The Oculus Rift

 

In March 2014, Mark Zuckerberg announced that Facebook was teaming up with and buying out the virtual reality company Oculus Rift. The idea of using a virtual reality headset to interact with other real people is not too far out in the future anymore.
Oculus Rift manufactures Virtual Reality headsets. Virtual reality has been described by users as ‘mesmerizing’, ‘otherworldly’, and ‘a little unsettling’. The Oculus Rift virtual reality headset is a $600 system that looks like a black bar covering your eyes from temple to temple. The headset immerses your entire field of vision, therefore creating a very realistic visual experience. With a virtual reality headset, you’re experiencing the sensation of being in another place, sometimes simulating activities, without leaving your physical location at all.

In 2014, Facebook bought Oculus Rift for $2 billion with the idea that virtual reality could turn social networking into a more multidimensional experience. In Mark Zuckerberg’s 2014 announcement statement on Facebook, he stated “Our mission is to make the world more open and connected.” Zuckerberg wants to meld the virtual reality experience from a gaming-based system to a system that can simulate face-to-face interaction, making people feel like they’re really in the place that they are seeing on their screen. Although Facebook bought out Oculus Rift specifically, they are still planning on working with other brands to produce similar products that oculus
are less expensive in order to reach a wider audience.

“We’re going to make Oculus a platform for many other experiences. Imagine enjoying a courtside seat at a game, studying in a classroom of students and teachers all over the world, or consulting with a doctor face-to-face — just by putting on goggles in your home,” Zuckerberg also declared.

However, many privacy concerns have been raised around Oculus Rift’s system and Terms of Use. Oculus’ privacy policy has users agree to terms that some have found suspicious. It is stated that information will be collected about what apps, games, and other content you use the device for; what type of device you’re using; your IP address; information about your operating system; and sometimes precise location. The system also records your physical movements during your virtual immersion sessions.

Oculus Rift’s software installs a full system permissions process called “OVRServer_x64.exe” that is always on and sends data updates to Facebook’s and other third parties’ servers regularly. Many people are concerned that this will create an even greater risk for identity theft, scammers, spies, or hackers.

Some are even concerned that virtual reality headsets are — or could become — a means of state surveillance. For the full virtual reality experience, Oculus headsets require the ability to track and record your movements, what you’re saying, where you’re facing, what you’re looking at, and how you’re interacting with what’s around you.

Advertisers have also been getting in on the use of virtual reality for their profit. Through speculations that the headset has the ability to record what you have in your home, or the fact that the system traces what you look at during your headset immersion, data is being sent to third party advertisers in order to tailor the content and timing of advertisements for you.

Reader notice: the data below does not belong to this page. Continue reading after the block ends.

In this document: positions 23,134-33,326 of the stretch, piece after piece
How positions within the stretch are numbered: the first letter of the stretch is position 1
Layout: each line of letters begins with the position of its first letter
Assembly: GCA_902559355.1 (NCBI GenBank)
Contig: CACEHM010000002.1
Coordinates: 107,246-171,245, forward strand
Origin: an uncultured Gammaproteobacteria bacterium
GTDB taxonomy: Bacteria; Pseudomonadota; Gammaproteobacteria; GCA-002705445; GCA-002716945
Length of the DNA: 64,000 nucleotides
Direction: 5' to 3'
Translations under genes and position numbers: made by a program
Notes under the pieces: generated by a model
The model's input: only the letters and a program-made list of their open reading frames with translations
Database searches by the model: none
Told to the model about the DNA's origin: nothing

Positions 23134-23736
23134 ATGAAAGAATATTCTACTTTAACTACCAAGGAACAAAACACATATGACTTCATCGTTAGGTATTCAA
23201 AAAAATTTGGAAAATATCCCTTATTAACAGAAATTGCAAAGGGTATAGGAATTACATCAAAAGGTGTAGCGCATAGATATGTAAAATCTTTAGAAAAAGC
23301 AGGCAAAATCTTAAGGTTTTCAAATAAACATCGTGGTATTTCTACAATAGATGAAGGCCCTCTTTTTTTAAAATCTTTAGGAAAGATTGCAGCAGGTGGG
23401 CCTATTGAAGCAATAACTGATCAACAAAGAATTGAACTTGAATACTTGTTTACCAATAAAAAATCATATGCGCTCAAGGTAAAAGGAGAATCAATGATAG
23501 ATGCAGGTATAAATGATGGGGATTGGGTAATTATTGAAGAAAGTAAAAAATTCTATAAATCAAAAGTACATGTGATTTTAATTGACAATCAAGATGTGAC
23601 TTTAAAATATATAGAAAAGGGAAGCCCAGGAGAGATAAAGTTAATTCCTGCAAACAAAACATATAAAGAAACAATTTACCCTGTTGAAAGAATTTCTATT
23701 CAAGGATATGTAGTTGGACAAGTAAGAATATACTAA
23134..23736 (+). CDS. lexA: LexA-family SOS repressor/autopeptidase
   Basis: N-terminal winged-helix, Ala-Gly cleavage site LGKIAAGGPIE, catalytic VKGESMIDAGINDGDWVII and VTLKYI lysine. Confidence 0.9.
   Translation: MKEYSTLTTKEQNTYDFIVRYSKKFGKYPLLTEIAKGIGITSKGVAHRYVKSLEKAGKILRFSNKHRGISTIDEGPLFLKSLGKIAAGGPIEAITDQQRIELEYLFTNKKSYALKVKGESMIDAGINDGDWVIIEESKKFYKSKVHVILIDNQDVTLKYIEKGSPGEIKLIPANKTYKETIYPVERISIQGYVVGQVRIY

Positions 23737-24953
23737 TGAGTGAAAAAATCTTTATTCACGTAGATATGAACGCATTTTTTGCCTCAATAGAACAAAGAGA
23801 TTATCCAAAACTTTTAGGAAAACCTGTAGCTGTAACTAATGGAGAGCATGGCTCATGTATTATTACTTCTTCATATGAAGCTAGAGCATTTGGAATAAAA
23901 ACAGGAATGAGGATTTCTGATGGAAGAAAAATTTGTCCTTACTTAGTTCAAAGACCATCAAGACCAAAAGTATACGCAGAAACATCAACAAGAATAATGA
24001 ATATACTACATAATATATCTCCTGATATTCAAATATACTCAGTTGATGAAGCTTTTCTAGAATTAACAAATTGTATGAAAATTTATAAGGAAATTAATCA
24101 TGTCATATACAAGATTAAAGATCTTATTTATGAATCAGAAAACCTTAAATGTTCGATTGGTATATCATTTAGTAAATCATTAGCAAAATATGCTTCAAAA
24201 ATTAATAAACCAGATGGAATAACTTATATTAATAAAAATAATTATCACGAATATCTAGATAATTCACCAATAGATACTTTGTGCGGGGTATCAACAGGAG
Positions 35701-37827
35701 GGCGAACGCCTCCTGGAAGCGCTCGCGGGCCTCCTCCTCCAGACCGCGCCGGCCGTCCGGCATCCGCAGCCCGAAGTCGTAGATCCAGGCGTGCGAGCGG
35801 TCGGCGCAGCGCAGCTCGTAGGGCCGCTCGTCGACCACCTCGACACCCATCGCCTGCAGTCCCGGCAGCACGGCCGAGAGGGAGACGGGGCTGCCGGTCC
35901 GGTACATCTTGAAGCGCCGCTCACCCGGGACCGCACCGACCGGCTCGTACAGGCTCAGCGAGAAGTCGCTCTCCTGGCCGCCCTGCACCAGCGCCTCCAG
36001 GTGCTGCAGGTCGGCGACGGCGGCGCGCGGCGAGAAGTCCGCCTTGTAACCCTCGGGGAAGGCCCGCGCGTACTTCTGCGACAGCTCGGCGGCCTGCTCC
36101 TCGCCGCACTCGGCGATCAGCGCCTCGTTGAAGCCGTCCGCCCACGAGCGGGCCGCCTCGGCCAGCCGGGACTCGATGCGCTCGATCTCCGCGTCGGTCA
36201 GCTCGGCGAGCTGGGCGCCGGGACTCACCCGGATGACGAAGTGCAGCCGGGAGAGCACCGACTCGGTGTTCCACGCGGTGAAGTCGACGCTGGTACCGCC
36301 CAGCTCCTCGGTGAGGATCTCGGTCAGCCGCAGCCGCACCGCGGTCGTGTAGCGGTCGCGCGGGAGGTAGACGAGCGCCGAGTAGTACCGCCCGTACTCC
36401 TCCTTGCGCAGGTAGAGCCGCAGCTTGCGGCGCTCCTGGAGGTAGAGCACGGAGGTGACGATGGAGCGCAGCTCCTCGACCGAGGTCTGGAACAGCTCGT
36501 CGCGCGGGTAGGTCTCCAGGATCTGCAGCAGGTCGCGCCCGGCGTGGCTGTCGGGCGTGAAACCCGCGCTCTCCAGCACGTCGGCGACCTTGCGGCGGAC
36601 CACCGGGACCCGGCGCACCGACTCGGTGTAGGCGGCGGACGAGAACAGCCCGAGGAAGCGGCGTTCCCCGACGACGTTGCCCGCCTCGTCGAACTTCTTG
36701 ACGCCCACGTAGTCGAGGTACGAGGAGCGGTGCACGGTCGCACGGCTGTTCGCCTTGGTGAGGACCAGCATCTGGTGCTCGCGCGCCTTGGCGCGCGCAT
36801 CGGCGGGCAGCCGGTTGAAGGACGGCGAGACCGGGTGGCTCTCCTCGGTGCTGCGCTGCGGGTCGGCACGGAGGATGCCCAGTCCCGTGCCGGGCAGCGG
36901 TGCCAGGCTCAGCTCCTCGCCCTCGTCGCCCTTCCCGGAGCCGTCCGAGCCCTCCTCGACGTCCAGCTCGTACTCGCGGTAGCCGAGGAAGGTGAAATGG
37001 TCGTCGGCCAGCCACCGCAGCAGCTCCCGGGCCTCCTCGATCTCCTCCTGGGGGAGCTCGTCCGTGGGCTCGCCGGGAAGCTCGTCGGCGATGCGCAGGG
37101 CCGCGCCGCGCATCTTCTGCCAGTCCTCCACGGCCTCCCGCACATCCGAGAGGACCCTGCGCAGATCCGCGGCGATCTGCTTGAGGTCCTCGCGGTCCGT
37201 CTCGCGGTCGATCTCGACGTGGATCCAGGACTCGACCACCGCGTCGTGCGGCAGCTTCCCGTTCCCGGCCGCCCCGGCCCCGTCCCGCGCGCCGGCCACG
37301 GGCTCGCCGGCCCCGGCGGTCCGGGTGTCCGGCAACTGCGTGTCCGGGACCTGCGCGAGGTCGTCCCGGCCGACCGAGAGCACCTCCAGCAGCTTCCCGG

The privacy policy even states “We use the information we collect to send you promotional messages and content and otherwise market to you on and off our Services. We also use this information to measure how users respond to our marketing efforts.”

In early 2016, Dem. Minnesota Senator Al Franken wrote to Oculus Rift’s CEO raising the concerns of whether or not the company shares its information with third parties, as it states in the privacy policy, claiming a breach of privacy. At the time this article was published, Oculus Rift has not yet written back to Franken.

As Zuckerberg stated in his announcement, “One day, we believe this kind of immersive, augmented reality will become a part of daily life for billions of people. Virtual reality was once the dream of science fiction. But the internet was also once a dream, and so were computers and smartphones. The future is coming and we have a chance to build it together. I can’t wait to start working with the whole team at Oculus to bring this future to the world and to unlock new worlds for all of us.”

Sources

Bates, P. (2016). 3 Major Security & Privacy Concerns Over Virtual Reality. Make Use Of. Fitzsimmons, M. (2016).

Madans, H. (2016). Minnesota Senator Investigates Oculus Rift Privacy Practices. Gov Tech. Retrieved from http://www.govtech.com/products/Minnesota-Senator-Investigates-Oculus-Rift-Privacy-Practices.html.

Mark Zuckerberg’s Facebook announcement of the Oculus Rift buyout. Retrieved from https://www.facebook.com/zuck/posts/10101319050523971.

Mason, W. (2016). Oculus ‘Always On’ Services and Privacy Policy May Be a Cause for Concern. Upload VR. Retrieved from http://uploadvr.com/facebook-oculus-privacy/.

Ulanoff, L. (2016). Facebook’s killer Social VR demo puts the real world on notice. Mashable. Retreived from http://mashable.com/2016/04/13/facebook-social-vr-analysis/#1sl8Aok5POqq.

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